The first Alberta case of the new Omicron variant of the COVID-19 virus has been identified.
On Tuesday afternoon, Alberta’s chief medical officer of health Dr. Deena Hinshaw said this individual returned to the province a week ago after travelling in Nigeria and the Netherlands. A standard COVID-19 test given to all returning travellers yielded a COVID-positive result.
This test swab was then put through another DNA test to check for mutations and the Omicron variant was detected. Hinshaw said there is a time lag to get this second test result, but Albertans need not be concerned as the person has never left quarantine.
Additional contact tracing was also done to identify those who had close associations with this person and additional protective health measures were applied.
The Alberta government is not releasing the location of this person, or which airport the individual arrived at. Since the person has been under strict quarantine, Hinshaw said there’s no increased risk to the public and no need to jeopardize the individual’s confidentiality.
The person had travelled alone, she said, while stressing that no one should be stigmatized for contracting a variant of the virus. “Show empathy for this household and others… no one has done anything wrong.”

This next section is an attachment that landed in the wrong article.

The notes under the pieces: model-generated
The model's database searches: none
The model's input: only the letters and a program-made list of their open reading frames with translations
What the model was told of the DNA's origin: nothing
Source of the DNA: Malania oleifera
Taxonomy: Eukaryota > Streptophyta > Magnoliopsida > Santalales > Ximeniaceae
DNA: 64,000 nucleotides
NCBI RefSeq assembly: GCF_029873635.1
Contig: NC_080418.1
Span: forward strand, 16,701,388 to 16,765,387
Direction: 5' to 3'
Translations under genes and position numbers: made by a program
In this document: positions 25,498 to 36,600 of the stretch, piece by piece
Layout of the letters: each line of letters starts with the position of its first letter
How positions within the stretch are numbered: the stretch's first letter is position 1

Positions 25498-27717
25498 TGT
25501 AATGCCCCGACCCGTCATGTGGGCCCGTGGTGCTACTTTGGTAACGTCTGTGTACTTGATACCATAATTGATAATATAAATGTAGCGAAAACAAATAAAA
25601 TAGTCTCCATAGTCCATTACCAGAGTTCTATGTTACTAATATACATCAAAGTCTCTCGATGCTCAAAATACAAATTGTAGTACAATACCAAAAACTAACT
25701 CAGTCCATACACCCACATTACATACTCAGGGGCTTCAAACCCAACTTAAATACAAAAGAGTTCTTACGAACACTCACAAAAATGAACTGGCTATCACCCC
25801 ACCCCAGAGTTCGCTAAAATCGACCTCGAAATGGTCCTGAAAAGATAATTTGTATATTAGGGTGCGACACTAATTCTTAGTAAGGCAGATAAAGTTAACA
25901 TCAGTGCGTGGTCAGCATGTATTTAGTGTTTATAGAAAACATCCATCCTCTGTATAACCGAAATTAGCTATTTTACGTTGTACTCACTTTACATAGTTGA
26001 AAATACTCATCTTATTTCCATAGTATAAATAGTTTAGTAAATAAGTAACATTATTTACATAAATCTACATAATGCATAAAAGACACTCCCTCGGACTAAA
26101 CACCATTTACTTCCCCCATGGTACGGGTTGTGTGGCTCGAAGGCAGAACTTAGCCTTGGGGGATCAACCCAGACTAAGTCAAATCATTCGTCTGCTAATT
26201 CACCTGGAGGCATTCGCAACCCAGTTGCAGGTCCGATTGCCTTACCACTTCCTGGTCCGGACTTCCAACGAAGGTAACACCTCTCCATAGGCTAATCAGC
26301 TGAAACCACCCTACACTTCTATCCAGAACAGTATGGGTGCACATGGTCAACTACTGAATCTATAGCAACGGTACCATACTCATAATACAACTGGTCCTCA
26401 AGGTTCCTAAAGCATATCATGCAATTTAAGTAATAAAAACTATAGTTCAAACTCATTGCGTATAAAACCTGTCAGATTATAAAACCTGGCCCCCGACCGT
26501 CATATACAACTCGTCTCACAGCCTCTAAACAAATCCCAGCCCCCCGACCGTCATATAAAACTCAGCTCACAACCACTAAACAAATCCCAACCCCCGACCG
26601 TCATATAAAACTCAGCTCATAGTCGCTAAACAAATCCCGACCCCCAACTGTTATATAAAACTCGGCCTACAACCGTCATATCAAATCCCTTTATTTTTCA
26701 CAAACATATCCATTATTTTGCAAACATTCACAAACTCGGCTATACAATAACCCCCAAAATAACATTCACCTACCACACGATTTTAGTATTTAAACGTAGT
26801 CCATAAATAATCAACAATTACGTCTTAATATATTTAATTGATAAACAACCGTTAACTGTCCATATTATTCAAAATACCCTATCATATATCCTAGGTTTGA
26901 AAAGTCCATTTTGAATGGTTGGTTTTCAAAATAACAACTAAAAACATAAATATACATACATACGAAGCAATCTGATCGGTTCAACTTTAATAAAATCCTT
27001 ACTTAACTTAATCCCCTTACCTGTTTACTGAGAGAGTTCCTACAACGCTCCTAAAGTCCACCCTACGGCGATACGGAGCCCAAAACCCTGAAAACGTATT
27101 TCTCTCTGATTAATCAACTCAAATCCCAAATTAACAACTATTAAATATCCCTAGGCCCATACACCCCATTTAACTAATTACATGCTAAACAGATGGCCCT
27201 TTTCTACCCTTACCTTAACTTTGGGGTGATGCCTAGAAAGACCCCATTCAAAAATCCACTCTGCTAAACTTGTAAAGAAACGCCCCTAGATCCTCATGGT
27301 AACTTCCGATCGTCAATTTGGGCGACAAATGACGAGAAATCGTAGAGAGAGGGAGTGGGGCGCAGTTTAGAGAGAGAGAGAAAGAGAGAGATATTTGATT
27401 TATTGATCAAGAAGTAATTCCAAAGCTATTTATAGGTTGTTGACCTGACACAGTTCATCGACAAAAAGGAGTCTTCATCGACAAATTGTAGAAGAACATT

The government had previously reported that 156 travellers had returned to Alberta in the 14 days before international border restrictions were imposed by the federal government. Hinshaw said each of these people has received a phone call from Alberta health and were offered home testing kits.
The Delta variant is still the most pervasive in Alberta. But there’s a growing concern about the Omicron variant, which was detected in South Africa and other countries because it has a great many more mutations.
Scientists haven’t yet determined whether this makes it more dangerous or transmissible, or whether it increases the potential for someone who has already had COVID-19 to be reinfected.
These outstanding questions have prompted the World Health Organization to give it a high risk assessment.
Hinshaw stressed that vaccines are still the best protection against any variant. “This is not a reset to ground zero,” she said.
Hinshaw added that she’s glad for the chance to vaccinate her own children now that inoculations are available for those age 5 to 11 years.
Although Alberta has reached a near 90 per cent coverage of at least one vaccine jab for those age 12 or over, Hinshaw said this leaves out 10 per cent of the province’s population. But she anticipates the province will get closer to collective immunity now that most younger children are eligible for vaccinations.
There’s no word yet with the holiday season approaching whether provincial rules will be relaxed on crowd sizes. Hinshaw indicated that more should be known over the next few weeks.